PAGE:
By the time we were able to head out to Steamboat it had been a few months since I had received the beanie in the mail, giving me plenty of opportunities to wear it around town and in the mountains. When you first get a beanie from Yampaca it comes with a pom, but this pom is not attached. You get to tie it on yourself, giving it a DIY feel and making the hat a little more custom. Yampaca also sells multiple colors of their pom, so you can even pick up a few and swap out the colors depending on your mood.
The fit of the hat is snug, but not uncomfortable. Because alpaca wool doesn’t necessarily have memory like other fabrics it is mixed with merino to allow it to stretch and return to its original shape. Merino is also a natural fiber, keeping the ingredients of the hat all straight from nature.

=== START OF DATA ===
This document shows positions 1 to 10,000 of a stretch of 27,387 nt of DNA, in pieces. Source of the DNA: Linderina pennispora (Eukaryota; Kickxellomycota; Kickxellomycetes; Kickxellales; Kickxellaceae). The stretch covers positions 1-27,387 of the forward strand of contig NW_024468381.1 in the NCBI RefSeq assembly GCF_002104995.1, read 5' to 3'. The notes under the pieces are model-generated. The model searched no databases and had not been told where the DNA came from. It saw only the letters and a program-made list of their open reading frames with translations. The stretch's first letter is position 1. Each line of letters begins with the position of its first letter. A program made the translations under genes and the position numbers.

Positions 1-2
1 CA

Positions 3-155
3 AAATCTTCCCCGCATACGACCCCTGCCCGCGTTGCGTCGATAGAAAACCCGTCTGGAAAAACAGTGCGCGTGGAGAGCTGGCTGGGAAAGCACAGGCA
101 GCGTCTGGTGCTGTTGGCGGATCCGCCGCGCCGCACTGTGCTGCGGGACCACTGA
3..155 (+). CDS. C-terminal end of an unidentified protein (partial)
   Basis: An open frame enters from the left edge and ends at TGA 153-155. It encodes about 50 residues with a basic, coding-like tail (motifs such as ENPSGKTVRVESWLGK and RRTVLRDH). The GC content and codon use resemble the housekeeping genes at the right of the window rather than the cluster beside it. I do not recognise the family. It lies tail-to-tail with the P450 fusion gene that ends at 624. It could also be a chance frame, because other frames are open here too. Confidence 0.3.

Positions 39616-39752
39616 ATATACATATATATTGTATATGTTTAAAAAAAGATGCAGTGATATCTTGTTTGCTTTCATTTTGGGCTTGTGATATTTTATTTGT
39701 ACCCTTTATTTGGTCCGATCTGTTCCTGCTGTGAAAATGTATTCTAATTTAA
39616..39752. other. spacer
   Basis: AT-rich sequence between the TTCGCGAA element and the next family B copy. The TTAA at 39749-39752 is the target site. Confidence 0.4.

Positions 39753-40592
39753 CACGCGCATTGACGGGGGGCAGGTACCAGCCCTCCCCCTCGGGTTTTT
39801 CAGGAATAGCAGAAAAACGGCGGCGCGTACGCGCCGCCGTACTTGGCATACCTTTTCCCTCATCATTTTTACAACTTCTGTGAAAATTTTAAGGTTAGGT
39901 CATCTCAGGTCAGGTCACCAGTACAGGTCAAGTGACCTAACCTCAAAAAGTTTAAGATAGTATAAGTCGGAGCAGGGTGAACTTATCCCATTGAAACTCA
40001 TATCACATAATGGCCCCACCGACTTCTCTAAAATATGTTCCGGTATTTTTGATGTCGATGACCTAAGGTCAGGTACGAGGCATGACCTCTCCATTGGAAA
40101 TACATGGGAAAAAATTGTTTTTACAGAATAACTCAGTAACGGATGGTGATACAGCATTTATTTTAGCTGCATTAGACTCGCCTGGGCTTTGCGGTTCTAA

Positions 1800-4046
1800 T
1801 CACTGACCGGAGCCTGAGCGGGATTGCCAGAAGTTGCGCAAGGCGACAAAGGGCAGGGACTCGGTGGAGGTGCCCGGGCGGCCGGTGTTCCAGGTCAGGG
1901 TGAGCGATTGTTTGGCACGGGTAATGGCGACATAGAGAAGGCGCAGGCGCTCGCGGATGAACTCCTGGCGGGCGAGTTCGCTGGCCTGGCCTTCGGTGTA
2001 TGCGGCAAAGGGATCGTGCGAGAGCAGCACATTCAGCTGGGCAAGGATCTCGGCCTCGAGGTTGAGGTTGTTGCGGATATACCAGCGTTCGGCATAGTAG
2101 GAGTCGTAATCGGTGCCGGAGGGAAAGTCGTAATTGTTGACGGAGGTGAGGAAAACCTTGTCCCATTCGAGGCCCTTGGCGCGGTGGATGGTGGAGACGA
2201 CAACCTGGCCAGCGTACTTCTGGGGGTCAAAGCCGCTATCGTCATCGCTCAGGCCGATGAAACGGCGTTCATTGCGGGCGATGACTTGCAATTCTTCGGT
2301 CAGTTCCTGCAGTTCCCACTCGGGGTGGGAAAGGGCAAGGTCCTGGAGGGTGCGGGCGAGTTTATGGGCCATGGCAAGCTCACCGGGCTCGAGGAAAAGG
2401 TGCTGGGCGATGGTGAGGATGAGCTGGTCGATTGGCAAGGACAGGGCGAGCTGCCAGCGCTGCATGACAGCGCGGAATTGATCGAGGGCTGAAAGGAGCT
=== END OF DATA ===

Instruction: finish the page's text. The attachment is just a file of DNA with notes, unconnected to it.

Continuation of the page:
Alpaca wool has a hollow core that allows it work well in a range of temperatures and makes the hat comfortable to wear in a variety of conditions. In warmer weather it can hold onto cool air and create space where air can flow. In cold weather the fiber traps in heat keeping you warm. On the chance it rains or snows on you while you’re wearing the hat, alpaca wool is also naturally water repellent.
To achieve these same types of qualities in a synthetic hat, you would have to add all sorts of plastic and man-made materials that are uncomfortable on your skin and wouldn’t offer the same quality. Alpaca wool is also naturally odor resistant, so if you do sweat (or wear the hat everyday) it won’t stink like a synthetic hat would.